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A Double-Edged Sword:

What integration of health information onto social platforms might mean for under resourced communities

physician holding a smartphone

The expansion of health information-sharing across social media can be a powerful tool, but it is leaving out some critical populations. Over the course of the last couple of decades, social interaction across online platforms has increased tremendously and is being embraced by numerous industries. Namely, integrating health data, advice, and services over digital resources and social media has evolved how individuals seek out medical information and changed how patients communicate with their healthcare providers.

Especially over the COVID-19 pandemic, social media began to be utilized on a much wider scale for a variety of health-related purposes. The availability of health information online, including across social media, has shown to have several widespread benefits, such as:

  • Increased interactions with health providers through virtual follow-ups.

  • Greater availability of tailored health information.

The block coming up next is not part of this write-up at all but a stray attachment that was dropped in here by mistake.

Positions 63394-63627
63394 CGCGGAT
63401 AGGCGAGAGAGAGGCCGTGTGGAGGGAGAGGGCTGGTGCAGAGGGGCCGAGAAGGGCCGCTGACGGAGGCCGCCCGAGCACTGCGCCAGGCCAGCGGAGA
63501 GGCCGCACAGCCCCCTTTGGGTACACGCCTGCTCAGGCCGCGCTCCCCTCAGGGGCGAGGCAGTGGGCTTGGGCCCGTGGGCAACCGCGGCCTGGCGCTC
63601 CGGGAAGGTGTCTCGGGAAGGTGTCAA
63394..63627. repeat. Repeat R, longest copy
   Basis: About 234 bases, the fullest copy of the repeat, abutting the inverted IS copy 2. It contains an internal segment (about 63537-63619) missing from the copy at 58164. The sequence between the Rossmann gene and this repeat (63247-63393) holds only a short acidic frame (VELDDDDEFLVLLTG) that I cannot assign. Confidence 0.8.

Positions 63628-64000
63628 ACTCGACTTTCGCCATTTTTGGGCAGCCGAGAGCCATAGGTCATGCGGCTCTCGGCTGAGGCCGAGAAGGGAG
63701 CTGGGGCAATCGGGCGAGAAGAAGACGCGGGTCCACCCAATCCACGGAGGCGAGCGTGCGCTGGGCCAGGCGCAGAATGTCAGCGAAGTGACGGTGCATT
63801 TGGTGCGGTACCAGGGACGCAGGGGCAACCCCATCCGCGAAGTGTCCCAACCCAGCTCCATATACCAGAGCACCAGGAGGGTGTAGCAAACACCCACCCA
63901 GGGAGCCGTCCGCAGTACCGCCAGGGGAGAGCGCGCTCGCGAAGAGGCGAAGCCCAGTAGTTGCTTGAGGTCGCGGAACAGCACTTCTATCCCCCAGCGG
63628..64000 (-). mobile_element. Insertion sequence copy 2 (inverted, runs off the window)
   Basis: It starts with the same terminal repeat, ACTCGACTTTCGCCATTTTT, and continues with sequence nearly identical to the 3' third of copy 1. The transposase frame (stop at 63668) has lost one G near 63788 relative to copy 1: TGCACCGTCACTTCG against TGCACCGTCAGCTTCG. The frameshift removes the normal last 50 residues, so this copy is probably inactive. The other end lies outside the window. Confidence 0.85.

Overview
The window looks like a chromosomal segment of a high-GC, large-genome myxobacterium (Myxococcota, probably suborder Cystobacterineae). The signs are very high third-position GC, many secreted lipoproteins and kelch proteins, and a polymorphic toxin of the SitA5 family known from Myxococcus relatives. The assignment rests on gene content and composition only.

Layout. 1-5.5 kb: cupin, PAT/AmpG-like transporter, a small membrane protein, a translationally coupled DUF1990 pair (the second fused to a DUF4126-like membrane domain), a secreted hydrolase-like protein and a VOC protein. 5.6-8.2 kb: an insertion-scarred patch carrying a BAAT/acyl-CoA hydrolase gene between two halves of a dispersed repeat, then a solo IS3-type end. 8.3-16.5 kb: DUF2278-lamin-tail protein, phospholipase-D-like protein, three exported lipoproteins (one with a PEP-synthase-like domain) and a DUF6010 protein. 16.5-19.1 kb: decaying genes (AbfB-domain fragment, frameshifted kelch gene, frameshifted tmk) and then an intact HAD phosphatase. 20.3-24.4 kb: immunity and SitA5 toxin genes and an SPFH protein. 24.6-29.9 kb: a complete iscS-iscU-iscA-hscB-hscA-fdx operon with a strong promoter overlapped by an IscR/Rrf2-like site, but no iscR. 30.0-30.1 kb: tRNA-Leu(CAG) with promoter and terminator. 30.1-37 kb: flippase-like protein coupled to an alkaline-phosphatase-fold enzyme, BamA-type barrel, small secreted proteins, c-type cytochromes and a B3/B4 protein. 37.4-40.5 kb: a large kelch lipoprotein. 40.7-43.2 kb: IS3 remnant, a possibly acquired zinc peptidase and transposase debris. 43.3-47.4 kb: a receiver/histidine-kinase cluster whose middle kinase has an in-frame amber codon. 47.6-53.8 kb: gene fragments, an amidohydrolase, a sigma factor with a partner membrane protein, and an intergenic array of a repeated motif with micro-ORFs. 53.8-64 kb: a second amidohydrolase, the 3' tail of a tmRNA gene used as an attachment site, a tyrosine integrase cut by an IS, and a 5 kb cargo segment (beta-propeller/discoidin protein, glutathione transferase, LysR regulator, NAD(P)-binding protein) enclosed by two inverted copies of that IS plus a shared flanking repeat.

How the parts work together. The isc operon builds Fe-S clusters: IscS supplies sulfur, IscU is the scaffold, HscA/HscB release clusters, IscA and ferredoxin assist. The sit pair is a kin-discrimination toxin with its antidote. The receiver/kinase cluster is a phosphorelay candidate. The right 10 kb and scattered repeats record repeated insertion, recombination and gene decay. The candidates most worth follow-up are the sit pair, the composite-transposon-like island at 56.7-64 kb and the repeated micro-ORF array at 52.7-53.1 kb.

• Increase in peer and emotional support networks.

  • Sharing research findings with wider audiences.

  • Implementing public health and health policy interventions.

  • Conducting health campaigns on a large scale.

  • Disease outbreak surveillance.

  • Medical education.

These advancements have gradually combatted some major gaps in the speed of healthcare access, including establishing the option of telehealth services for patients in rural areas and building awareness of health conditions or recent diagnoses.


Given this, it is also important to acknowledge that sharing health information on social media is in no way a perfect system, especially when it comes to how underserved and historically marginalized populations interact with social media and our systems of care.